Where between the Moon and the Earth is the gravitational potential=0 ?

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  • #1
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Homework Statement



Somewhere between the Earth and the Moon there is a point where the gravitational potential due to the Earth exactly equals that due to the Moon.
i)At what distance from the Earth is this point?
Mass of Earth = 5.98x10^24 kg
Mass of Moon= 7.35x10^22 kg
Distance between Earth and Moon = 3.84x1^8

ii) Is this the point at which the combined gravitational field is zero?Explain

b)
i) Explain why an astronaut in a spacecraft orbiting the Earth appears to be weightless?
ii)State the condition necessary for true weightlessness.

Homework Equations


V=GM/r
g=Gm/r^2

The Attempt at a Solution


I think
for part a ) i)
i need to equate the potential of moon and Earth to find the distance from the Earth.
for part a) ii)
I think the answer is no . because g is inversely proportional to r^2 and not r. but this pat is 3 marks so I may need to find that point by equation the g from moon and Earth. I am not really sure.
for b)i)
I think g is nearly zero in space so resultant force is zero. but this also doesn't make sense as there must be some forces as the astronaut is orbiting the Earth.
plus this is also 3 marks.
ii)I think weightlessness is when g is nearly zero
 

Answers and Replies

  • #2
PeroK
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For part a) you need to do some equations.

For part b), what does "apparently" weightless mean? In physics, something is what it is measured to be. How would you measure the weight of an astronaut in orbit?

This also helps to say what "true" weightlessness is.
 
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  • #3
shk
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For part a) you need to do some equations.

For part b), what does "apparently" weightless mean? In physics, something is what it is measured to be. How would you measure the weight of an astronaut in orbit?

This also helps to say what "true" weightlessness is.

so your saying that what I have said for part a) i and ii are correct and I just need to add the equations and find those points!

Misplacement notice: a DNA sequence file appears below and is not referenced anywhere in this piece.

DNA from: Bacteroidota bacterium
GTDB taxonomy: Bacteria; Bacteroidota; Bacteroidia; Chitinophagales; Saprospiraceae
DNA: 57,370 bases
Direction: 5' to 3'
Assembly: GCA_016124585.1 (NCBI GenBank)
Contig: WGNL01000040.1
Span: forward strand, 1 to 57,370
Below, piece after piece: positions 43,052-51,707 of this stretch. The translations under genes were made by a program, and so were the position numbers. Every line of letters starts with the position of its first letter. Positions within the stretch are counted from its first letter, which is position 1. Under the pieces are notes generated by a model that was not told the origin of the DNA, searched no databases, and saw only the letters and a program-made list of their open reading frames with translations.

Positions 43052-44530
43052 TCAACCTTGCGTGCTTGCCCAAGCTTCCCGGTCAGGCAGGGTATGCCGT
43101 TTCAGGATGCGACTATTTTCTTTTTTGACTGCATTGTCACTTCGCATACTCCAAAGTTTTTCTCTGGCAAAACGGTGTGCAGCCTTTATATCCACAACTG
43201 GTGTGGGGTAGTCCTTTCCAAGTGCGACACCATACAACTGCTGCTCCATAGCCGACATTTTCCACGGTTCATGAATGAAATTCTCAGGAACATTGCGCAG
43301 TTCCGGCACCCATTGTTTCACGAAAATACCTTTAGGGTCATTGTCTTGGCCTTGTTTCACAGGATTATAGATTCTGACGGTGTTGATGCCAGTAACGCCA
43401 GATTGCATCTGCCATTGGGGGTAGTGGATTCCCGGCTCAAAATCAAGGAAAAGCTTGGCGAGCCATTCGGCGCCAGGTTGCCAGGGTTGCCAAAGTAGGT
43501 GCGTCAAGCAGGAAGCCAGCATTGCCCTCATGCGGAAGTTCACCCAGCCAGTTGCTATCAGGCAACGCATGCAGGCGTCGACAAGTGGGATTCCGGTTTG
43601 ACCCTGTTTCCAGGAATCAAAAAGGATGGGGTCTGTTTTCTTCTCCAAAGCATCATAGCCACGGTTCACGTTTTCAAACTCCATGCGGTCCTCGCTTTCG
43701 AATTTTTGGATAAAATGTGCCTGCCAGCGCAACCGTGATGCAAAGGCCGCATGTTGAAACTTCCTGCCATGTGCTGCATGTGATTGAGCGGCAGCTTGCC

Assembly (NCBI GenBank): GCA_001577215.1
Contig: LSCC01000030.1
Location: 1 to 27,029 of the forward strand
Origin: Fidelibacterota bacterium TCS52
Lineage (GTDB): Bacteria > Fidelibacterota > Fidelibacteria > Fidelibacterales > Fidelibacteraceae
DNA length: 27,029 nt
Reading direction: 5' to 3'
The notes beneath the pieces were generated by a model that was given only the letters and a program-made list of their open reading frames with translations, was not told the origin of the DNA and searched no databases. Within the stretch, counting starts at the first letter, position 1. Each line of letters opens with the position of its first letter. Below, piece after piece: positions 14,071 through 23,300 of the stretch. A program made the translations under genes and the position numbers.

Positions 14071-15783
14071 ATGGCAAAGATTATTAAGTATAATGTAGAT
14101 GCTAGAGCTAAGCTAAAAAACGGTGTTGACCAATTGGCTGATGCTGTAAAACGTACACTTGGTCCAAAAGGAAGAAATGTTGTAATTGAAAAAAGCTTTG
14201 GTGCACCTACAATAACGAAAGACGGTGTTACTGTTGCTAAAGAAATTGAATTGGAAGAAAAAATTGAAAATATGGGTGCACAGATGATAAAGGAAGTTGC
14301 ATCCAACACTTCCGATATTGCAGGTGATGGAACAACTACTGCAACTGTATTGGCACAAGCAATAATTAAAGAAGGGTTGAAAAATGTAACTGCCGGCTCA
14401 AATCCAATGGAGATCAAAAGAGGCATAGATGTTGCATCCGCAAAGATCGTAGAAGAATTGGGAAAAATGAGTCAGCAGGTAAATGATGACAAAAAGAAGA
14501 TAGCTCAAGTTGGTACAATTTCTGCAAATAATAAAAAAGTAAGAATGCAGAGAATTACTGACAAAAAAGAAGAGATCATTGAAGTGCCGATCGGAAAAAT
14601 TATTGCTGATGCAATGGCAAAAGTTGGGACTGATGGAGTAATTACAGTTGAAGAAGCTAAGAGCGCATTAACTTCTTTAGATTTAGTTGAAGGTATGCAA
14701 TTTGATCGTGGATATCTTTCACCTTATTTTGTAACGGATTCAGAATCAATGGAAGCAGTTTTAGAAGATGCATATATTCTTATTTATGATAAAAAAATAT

for part b, i
probably this is what I need to do:

w=mv^2/r

as weight is the only force acting on the astronaut.
w=mg so by canceling the g's I'll get
g=v^2/r

but r is very big so g will be zero.
but I still don't know how to explain the apparent weightlessness and the true weightlessness
 
  • #4
PeroK
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so your saying that what I have said for part a) i and ii are correct and I just need to add the equations and find those points!

for part b, i
probably this is what I need to do:

w=mv^2/r

as weight is the only force acting on the astronaut.
w=mg so by canceling the g's I'll get
g=v^2/r

but r is very big so g will be zero.
##v## might be big as well!
 
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  • #5
haruspex
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true weightlessness
True weightlessness, with no other forces present, would produce what acceleration?
 
  • #6
shk
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##v## might be big as well!
you are right.
so maybe I should put it this way:
g is less than 9.8 in space but surely is not still zero so the astronaut still has weight and the weight is the centripetal force . this explains the speed.
but because the person is not pushing on anything so there won't be a reaction on him so he feels weightless. like in a lift.
and the true weightless is probably at that point between Moon and Earth where the g's cancel each other out !
 
  • #7
shk
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True weightlessness, with no other forces present, would produce what acceleration?
zero?!
 
  • #8
haruspex
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zero?!
Right... and the acceleration of the astronaut is...?
 
  • #9
shk
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Right... and the acceleration of the astronaut is...?
I think the downward acceleration is g !
 
  • #10
haruspex
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I think the downward acceleration is g !